extraordinary fees

extraordinary fees

n. attorneys fees claimed, usually in the administration of a dead person's estate, for work beyond the normal, including filing collection suits, preparing tax returns, or requiring unusual effort beneficial to the estate. This claim is in addition to the usual statutory or court-approved legal fees. The attorney must submit proof of time, effort, and benefit to justify the claim, and the final determination is at the judge's discretion. (See: probate)

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At this point, consumers are urged to sign paperwork (prior to speaking with an insurance company) that allows extraordinary fees, such as an administrative fee and a tear-down fee, etc.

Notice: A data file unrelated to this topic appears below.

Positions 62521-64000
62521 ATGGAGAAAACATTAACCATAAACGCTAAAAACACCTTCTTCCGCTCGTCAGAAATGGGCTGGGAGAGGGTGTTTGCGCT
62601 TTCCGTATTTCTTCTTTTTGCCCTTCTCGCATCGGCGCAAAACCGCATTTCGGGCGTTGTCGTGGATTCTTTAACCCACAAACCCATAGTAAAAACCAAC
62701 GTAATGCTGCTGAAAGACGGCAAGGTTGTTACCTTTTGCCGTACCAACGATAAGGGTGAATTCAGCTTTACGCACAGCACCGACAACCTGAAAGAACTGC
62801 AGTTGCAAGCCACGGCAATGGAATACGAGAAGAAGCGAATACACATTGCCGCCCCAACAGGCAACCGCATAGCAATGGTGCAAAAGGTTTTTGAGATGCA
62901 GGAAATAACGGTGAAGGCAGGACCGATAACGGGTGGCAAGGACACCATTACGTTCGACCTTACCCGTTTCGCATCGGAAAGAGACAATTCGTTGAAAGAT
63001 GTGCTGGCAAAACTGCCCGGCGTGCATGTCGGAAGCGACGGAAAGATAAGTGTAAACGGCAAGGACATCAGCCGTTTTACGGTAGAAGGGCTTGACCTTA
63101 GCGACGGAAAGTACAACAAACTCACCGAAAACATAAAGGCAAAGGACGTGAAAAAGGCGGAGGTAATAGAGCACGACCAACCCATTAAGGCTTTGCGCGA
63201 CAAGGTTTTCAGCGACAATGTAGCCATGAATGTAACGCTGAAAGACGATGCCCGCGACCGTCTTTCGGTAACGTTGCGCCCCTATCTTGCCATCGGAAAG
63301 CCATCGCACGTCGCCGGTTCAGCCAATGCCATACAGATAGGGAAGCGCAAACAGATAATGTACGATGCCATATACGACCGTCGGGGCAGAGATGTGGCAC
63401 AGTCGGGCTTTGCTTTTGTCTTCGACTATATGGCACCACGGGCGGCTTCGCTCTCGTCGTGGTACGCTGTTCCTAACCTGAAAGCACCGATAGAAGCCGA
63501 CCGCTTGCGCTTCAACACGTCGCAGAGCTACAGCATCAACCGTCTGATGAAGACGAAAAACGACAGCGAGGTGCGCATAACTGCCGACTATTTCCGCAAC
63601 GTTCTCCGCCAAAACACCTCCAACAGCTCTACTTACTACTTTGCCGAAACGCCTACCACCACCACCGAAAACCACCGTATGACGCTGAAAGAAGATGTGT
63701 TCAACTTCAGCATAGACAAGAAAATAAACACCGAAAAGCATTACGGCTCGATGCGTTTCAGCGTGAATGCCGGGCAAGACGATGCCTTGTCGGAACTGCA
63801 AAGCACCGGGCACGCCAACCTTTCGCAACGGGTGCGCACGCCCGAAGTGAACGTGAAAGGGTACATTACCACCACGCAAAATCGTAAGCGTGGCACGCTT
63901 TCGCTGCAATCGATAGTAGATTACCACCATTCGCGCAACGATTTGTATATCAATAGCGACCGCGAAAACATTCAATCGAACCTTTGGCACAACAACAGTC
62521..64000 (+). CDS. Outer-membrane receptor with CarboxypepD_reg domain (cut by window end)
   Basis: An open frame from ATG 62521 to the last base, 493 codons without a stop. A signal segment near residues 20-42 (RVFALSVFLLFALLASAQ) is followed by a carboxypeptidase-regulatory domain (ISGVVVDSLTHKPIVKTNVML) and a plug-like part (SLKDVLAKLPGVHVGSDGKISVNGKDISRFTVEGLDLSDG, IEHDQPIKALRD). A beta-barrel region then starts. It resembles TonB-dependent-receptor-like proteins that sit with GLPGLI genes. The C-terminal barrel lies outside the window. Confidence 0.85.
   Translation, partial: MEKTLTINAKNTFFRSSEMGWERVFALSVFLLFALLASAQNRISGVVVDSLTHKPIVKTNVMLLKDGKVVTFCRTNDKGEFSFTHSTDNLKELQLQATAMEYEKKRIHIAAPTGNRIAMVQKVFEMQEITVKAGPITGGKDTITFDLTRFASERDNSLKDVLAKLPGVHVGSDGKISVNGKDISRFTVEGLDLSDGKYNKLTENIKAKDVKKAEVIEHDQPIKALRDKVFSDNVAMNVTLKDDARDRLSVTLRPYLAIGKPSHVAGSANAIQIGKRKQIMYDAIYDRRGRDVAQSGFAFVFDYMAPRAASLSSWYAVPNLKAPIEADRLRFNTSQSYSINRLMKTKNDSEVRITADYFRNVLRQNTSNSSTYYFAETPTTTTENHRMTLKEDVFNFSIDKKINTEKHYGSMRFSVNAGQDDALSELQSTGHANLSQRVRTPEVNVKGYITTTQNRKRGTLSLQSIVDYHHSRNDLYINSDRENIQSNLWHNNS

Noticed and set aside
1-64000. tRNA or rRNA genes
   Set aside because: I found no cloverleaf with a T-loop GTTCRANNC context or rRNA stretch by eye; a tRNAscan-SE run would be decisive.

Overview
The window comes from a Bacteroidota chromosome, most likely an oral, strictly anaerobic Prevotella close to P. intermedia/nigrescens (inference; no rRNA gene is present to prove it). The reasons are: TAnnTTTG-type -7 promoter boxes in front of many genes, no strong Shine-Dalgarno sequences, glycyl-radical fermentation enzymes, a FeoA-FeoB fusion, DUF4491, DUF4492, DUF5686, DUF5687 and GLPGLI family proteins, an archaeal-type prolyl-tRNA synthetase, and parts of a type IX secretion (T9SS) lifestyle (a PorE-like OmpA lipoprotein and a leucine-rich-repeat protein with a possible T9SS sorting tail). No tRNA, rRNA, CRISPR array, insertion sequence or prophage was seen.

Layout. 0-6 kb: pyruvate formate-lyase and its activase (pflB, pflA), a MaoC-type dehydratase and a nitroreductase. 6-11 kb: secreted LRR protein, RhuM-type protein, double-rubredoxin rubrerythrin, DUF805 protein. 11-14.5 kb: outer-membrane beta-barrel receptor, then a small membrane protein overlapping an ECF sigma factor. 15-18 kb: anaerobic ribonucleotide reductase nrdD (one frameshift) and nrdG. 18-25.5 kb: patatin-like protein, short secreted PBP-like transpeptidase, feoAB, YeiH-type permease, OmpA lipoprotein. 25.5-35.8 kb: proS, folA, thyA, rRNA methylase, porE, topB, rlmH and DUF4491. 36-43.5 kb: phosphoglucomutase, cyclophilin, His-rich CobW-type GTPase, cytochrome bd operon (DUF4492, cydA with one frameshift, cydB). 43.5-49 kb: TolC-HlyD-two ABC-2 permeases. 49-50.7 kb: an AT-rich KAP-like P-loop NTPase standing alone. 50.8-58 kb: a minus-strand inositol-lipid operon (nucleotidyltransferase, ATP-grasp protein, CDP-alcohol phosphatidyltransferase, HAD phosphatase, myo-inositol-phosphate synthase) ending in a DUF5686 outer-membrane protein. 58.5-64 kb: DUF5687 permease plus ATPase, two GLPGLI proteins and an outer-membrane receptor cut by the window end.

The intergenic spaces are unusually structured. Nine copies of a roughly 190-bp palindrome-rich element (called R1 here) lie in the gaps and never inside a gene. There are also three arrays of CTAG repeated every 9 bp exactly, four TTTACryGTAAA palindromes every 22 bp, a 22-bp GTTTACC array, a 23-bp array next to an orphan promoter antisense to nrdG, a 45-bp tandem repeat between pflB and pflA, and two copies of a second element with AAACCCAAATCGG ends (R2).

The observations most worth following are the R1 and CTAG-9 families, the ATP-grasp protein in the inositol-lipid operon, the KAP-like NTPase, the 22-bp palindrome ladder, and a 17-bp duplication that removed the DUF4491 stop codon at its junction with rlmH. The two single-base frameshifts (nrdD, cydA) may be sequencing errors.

The trial court denied the motion to reconsider, finding, as the appellate opinion reflected, that the firm's fee petition fell far short of meeting the requirements for an award of extraordinary fees.
Both companies were incurring extraordinary fees as different law firms routinely reviewed the same documents.
Other organizations field children's baseball, football and soccer teams, but they tend to be for gifted athletes whose parents can afford sometimes extraordinary fees.
TeleVideo will incur no extraordinary fees nor will it be obligated to make any payments to Homebound as a result of the termination of the merger agreement.

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